I don’t see how this can possibly stand up to serious scrutiny: the main problem of the Tokugawa regime wasn’t constant political instability, but excessive political stability in the face of a need for sustained reform. Instability in the bakumatsu comes from a clash of intelligent capable leaders with strong personalities and dramatically different ideas about core issues, differences that are largely ideological, and entirely comprehensible in the long-term context of Tokugawa ideologies. It doesn’t require an epidemic of induced cognitive dysfunction to explain the behavior of the samurai or merchant classes of late Tokugawa Japan.3 And “contributing factor” is such weak sauce, a phrase which is too-often used to describe plausible theories lacking evidentiary support, when it should really be limited to aspects that are documented but whose degree of influence are somehow indeterminate.4
I understand the desire to inflate findings, to make one’s own research the causal center of events, to see through one lens. And I understand how that’s exacerbated by journalistic writing, which wants to draw attention to itself. But perpetuating zombie errors and the stereotype of the monocausal smoking gun method of historical storytelling is inexcusable, no matter how interesting the actual findings.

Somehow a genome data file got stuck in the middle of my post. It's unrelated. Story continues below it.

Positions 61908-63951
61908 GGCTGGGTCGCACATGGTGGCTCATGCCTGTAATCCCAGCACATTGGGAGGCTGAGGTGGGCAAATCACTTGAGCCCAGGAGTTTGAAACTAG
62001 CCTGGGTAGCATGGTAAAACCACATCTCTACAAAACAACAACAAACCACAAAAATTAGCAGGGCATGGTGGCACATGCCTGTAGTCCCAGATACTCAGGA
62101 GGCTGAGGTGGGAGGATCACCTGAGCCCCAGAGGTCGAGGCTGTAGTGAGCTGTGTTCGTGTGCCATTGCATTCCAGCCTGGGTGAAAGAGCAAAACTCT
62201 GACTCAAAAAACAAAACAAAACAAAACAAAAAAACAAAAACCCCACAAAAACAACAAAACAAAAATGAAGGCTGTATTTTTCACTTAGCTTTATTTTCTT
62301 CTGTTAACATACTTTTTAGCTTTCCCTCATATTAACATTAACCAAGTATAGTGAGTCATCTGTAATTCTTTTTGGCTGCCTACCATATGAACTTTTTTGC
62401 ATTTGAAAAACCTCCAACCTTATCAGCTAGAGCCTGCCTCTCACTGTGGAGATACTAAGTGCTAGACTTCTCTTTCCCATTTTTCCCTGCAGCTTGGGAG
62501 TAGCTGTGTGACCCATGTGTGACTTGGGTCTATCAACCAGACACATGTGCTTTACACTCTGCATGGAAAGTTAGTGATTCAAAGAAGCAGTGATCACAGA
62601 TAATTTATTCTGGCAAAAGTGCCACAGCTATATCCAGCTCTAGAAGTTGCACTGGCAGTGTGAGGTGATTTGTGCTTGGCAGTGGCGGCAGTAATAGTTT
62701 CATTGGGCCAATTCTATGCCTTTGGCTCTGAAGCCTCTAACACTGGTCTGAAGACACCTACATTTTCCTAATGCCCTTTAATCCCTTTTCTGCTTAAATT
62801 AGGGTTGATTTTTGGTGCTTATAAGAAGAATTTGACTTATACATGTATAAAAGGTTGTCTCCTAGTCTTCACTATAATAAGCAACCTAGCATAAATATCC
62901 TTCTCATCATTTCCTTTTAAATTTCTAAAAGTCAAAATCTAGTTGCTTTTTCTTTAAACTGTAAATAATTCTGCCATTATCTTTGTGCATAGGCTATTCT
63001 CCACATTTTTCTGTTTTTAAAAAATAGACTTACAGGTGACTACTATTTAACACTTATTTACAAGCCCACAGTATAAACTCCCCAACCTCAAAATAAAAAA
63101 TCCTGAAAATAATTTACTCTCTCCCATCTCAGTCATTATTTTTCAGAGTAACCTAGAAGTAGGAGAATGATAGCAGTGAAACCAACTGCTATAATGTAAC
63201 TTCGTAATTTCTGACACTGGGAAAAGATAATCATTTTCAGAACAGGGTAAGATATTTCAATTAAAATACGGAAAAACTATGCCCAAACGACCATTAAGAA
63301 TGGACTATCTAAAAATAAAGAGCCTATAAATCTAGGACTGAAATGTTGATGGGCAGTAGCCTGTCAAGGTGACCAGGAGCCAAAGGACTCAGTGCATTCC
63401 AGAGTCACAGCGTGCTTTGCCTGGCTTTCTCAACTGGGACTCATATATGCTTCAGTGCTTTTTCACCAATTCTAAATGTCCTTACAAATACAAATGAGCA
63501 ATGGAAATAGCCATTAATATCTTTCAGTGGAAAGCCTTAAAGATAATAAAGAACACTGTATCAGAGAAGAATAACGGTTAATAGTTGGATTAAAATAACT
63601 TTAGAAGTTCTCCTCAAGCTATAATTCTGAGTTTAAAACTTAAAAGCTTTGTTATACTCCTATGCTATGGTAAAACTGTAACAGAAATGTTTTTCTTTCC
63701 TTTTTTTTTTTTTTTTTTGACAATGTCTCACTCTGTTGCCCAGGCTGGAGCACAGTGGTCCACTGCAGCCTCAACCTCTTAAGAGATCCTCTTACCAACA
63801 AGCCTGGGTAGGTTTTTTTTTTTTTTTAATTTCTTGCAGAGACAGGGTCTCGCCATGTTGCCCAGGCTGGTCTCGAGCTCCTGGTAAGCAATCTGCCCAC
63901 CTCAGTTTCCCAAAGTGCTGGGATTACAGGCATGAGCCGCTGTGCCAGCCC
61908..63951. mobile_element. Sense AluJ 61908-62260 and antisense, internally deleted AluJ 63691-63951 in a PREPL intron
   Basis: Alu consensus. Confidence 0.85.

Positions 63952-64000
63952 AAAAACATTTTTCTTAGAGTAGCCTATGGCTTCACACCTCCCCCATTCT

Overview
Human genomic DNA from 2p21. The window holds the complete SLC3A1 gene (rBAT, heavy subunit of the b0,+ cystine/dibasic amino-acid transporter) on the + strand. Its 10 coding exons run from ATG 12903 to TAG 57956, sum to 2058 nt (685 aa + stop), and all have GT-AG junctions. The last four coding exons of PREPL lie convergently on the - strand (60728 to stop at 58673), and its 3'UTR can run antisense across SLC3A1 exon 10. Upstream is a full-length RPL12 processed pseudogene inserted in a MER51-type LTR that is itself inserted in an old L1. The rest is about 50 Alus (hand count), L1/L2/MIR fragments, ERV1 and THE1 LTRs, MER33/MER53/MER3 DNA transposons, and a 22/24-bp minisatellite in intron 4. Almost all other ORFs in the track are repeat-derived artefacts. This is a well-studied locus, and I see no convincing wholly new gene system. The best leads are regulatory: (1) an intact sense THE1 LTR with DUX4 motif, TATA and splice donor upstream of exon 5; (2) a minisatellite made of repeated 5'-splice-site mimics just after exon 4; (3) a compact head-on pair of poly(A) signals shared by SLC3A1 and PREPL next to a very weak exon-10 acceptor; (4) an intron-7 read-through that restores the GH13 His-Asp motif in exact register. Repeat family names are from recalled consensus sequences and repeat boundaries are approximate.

- as an aside, I don’t recall ever reading that adult males outside of the theater trades used makeup routinely, as this article seems to suggest. [↩]
- Wikipedia currently hedges, but seems to come down on the side that the hypothesis is plausible. As I tell my students, “plausible” does not imply “true” in historical argumentation. [↩]
- the ee ja nai ka religious movements, on the other hand, and the rising tide of peasant protests, are too episodic and entirely based in the wrong classes. [↩]
- as they often are in historical hindsight, once we eschew monocausal simplicity [↩]